Why Netflix Won't Back Down in Its War With Verizon

Verizon (NYSE: VZ  ) and Netflix (NASDAQ: NFLX  ) are currently playing a giant game of legal chicken. But if a blog post from Netflix on Monday is any indication, neither company is willing to swerve.

Last Thursday, Verizon threatened Netflix with "legal remedies" if it didn't immediately cease using error messages calling it out for slow network speeds. In addition, Verizon gave Netflix five days to provide not only a list of all customers who received the notices, but also any evidence in its possession substantiating its claims the slow speeds are actually Verizon's fault.

Of course, putting aside the fact Netflix has already violated the cease and desist letter by allowing the error messages continue, its five days to comply with Verizon's other requests are technically up at the end of the day today.

Legal action it is?
But that just isn't going to happen. To be sure, when Netflix posted its latest ISP Speed Index on its official blog yesterday, it seemed crystal clear the company isn't particularly concerned about meeting Verizon's demands -- at least on Verizon's terms, anyway. 

For perspective, Netflix releases its ISP Speed Index each month to "provide transparency and help consumers understand the Internet access they're actually getting from their ISP." In this case, it's focused on the average Netflix stream consumers are able to enjoy, which was around 2 Mbps last month -- or significantly slower than the bandwidth most people actually purchase from their broadband providers.

Here's a look at Netflix's numbers for May:

Source: Netflix

Curiously Verizon and Comcast  (NASDAQ: CMCSA  )  were the only two companies to fall in the major ISP rankings for last month -- and Netflix even mentions the interconnection agreements it recently signed with both companies to deliver Netflix video "right to front door of an ISP." Still, the most recent post states, "Where the problem occurs is at that door [...]." 

To Verizon's credit, it did only sign the deal at the end of April, and recently told The Wall Street Journal it was working to fulfill its terms "over the next few months." Even so, at least Comcast customers saw a significant increase in Netflix performance only one month following their respective deal: Comcast's Netflix speeds jumped on the ISP index from 1.68 Mbps in February to 2.5 Mbps in March.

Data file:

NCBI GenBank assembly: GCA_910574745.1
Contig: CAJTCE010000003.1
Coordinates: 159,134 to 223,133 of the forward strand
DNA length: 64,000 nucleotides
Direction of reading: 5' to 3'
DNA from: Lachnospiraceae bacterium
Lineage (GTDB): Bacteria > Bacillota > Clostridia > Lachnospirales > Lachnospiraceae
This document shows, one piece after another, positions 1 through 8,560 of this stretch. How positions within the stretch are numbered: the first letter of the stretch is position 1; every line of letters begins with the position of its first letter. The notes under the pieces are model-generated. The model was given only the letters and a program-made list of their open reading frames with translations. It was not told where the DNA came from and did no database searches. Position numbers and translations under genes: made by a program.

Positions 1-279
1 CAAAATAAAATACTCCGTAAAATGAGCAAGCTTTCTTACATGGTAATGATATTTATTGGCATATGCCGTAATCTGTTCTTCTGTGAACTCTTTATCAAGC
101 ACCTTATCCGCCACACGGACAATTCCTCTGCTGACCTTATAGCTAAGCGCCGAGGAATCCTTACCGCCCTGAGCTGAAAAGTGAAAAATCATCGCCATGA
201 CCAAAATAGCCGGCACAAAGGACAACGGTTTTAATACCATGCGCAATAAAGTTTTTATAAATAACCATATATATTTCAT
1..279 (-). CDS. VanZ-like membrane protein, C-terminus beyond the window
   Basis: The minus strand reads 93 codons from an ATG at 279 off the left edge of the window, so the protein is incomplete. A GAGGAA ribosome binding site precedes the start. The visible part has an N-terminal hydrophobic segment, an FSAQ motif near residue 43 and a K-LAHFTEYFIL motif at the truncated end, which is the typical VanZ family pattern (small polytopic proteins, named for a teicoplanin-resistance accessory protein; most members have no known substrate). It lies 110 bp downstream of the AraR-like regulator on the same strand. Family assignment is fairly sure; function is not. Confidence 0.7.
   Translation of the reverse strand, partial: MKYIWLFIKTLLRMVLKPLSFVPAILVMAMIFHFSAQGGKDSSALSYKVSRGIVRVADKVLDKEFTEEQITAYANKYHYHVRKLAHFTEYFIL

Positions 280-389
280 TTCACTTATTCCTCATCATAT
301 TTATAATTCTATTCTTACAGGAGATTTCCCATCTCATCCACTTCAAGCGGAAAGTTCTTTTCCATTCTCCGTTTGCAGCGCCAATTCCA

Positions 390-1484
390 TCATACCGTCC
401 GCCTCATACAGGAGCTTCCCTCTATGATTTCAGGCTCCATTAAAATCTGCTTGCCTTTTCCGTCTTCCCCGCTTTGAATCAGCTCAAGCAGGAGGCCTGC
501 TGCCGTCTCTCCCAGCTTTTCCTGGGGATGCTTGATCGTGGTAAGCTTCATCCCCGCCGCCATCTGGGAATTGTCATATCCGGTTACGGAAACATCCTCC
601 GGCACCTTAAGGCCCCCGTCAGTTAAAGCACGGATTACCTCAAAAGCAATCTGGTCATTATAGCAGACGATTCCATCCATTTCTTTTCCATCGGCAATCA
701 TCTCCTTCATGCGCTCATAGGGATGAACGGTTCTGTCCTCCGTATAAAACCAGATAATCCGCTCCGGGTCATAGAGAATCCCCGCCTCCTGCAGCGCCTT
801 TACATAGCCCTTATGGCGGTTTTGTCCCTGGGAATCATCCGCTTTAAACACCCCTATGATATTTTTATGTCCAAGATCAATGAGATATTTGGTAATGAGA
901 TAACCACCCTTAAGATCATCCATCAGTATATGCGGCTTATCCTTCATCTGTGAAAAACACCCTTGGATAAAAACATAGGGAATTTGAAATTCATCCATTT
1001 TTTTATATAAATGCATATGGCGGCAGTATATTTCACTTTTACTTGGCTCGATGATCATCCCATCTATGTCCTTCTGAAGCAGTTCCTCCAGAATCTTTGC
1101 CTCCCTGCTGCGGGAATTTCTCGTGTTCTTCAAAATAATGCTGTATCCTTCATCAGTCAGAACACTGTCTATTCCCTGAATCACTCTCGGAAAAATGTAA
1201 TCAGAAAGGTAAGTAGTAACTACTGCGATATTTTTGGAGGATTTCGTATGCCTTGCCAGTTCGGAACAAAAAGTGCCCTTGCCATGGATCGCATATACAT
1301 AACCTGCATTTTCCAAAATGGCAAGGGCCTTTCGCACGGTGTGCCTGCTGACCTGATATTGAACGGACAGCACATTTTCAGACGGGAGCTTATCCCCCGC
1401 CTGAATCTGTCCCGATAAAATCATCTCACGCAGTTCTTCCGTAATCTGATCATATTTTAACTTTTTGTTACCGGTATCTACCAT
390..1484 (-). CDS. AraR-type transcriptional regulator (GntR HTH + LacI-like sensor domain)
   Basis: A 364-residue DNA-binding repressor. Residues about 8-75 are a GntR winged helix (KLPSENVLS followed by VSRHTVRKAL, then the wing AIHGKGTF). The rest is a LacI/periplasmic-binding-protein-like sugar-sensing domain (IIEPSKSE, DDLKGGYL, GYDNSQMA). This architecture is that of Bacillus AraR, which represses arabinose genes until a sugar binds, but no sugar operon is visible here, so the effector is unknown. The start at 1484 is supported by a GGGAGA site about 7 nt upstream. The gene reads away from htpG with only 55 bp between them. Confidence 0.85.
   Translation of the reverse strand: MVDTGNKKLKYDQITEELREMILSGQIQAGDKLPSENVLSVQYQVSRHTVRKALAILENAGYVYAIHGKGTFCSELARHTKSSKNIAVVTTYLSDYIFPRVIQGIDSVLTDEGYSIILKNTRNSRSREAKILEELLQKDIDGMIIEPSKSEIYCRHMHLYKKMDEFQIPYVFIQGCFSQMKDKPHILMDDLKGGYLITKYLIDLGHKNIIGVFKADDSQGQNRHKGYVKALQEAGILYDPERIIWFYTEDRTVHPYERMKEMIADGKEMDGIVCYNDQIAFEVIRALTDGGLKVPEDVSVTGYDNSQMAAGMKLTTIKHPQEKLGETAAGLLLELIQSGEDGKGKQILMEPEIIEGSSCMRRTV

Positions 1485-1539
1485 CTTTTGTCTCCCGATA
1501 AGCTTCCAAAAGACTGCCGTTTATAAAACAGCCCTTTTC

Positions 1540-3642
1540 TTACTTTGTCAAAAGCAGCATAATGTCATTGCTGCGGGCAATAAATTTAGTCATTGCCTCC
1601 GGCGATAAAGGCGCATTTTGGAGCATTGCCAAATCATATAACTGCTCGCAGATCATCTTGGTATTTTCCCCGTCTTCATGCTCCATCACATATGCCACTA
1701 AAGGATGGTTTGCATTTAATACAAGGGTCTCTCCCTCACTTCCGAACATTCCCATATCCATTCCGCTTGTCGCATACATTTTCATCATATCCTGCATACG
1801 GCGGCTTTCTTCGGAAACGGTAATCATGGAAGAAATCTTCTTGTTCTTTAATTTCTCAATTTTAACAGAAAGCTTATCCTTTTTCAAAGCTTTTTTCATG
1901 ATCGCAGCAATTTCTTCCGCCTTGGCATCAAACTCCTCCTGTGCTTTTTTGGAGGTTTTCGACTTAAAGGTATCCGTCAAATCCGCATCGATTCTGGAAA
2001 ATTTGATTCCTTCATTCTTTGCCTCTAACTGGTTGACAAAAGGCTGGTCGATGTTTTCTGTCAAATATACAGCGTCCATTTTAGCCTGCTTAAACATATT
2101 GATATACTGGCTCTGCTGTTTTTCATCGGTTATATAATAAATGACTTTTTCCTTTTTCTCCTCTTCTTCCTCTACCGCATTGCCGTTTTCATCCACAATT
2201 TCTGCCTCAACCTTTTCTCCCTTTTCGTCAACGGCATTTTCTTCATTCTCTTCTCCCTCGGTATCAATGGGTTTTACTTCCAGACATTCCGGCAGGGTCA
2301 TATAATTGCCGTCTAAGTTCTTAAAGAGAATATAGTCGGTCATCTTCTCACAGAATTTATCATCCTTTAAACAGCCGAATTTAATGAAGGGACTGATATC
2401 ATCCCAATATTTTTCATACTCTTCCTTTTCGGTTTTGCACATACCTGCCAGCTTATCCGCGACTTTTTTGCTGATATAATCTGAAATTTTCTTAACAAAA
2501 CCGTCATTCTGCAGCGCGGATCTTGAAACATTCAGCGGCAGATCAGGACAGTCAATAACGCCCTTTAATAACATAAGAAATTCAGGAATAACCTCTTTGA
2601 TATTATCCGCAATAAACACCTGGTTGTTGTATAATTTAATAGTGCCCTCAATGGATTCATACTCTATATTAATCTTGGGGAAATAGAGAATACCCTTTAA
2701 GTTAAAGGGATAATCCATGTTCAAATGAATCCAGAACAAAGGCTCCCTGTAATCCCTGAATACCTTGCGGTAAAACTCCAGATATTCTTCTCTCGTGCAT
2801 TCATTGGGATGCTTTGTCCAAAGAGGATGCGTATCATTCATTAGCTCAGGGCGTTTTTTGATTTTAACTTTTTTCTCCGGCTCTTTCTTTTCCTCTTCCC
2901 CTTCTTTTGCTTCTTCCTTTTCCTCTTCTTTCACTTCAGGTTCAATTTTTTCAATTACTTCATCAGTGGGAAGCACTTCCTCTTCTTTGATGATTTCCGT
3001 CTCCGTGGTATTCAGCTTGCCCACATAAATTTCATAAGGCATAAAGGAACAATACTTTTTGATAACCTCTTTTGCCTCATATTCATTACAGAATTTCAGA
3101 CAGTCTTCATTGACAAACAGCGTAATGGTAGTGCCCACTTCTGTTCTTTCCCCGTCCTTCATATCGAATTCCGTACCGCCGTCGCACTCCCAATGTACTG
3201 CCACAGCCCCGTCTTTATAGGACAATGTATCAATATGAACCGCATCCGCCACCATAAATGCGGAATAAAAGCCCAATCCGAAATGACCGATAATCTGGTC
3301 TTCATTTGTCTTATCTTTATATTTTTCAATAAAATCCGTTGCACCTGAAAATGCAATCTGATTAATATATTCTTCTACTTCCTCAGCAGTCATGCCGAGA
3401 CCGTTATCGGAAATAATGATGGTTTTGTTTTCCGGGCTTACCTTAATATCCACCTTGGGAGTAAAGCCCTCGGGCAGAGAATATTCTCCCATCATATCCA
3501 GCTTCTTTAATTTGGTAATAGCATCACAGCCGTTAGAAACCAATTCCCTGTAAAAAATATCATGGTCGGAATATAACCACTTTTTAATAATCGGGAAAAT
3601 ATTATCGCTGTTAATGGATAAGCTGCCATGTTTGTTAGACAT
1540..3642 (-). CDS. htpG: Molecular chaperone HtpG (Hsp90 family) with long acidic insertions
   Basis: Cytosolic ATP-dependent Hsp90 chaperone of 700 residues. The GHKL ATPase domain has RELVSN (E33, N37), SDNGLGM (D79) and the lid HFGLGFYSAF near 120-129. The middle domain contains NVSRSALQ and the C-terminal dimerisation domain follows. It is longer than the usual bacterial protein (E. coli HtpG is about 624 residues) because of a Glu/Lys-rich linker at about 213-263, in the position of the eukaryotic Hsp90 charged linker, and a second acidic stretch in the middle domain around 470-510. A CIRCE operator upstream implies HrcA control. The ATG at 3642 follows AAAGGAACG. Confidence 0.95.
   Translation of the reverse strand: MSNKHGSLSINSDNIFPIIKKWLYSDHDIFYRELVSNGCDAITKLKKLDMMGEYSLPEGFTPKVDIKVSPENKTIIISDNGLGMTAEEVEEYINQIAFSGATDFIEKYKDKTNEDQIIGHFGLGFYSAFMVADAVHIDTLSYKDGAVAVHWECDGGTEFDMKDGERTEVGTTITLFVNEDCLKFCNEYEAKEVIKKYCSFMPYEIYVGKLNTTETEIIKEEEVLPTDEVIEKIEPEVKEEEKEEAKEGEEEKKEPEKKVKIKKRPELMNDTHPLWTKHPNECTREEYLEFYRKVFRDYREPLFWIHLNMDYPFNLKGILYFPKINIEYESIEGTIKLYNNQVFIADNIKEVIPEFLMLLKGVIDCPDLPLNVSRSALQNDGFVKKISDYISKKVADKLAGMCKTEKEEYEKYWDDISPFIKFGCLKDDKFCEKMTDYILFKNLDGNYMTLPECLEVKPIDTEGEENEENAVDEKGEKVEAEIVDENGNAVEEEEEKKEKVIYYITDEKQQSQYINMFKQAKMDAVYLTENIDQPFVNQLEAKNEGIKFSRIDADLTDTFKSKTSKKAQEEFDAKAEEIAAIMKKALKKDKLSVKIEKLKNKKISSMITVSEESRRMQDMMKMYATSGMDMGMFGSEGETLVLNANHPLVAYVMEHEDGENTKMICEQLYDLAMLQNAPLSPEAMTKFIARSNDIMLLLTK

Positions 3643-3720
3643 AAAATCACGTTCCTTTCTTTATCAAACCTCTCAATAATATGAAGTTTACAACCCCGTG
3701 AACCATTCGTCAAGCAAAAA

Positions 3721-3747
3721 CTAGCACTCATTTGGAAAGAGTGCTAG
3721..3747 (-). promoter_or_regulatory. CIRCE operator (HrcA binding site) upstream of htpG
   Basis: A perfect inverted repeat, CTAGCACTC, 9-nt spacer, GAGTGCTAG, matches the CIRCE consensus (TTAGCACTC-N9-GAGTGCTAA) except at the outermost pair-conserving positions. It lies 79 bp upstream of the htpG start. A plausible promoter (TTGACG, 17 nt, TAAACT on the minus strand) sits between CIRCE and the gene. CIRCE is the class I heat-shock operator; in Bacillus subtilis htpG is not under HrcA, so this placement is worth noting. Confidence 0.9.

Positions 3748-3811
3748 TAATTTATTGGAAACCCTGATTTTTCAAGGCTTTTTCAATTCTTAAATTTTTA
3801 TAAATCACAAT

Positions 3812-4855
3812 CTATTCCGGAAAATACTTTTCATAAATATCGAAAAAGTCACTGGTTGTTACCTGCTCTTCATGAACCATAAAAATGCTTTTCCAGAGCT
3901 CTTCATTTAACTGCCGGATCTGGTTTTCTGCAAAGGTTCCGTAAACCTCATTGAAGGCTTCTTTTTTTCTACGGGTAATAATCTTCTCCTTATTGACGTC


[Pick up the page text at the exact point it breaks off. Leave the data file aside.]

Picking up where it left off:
This time, however, Netflix's blog post contained a few more sentences specifically describing its current situation (emphasis mine):

As part of this transparency campaign, we started a small scale test in early May that lets consumers know, while they're watching Netflix, that their experience is degraded due to a lack of capacity into their broadband provider's network. We are testing this across the U.S. wherever there is significant and persistent network congestion. This test is scheduled to end on June 16. We will evaluate rolling it out more broadly. 

So, what else can we glean from this? First, it's not just Verizon that Netflix is targeting, but rather any broadband provider's network where there's congestion. It appears, then, that Verizon is simply taking its negative publicity harder than most.

It also looks like the June 16 end date of Netflix's "test" was preplanned, so it isn't a direct response to Verizon's legal threat. Finally -- and in contrast to the claims of Verizon's cease and desist letter, which places the onus of performance squarely on Netflix -- Netflix elaborated on the "toll booths" being erected by some US ISPs to provide "sufficient capacity for services requested by subscribers only when those services pay the toll."

Foolish takeaway
Unsurprisingly, Netflix thinks "these tolls are wrong because they raise costs, stifle innovation, and harm consumers." And Verizon, for its part, has little incentive to play nice considering it directly benefits from those increased costs.

As one of those consumers, I'm naturally inclined to applaud Netflix for its efforts. But I'd love to hear what you think. Should ISPs be able to erect toll booths to limit high-traffic services? Or are Netflix's efforts to lower costs more self-serving than anything? Feel free to weigh in using the comments section below.

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Read/Post Comments (6) | Recommend This Article (2)

Comments from our Foolish Readers

Help us keep this a respectfully Foolish area! This is a place for our readers to discuss, debate, and learn more about the Foolish investing topic you read about above. Help us keep it clean and safe. If you believe a comment is abusive or otherwise violates our Fool's Rules, please report it via the Report this Comment Report this Comment icon found on every comment.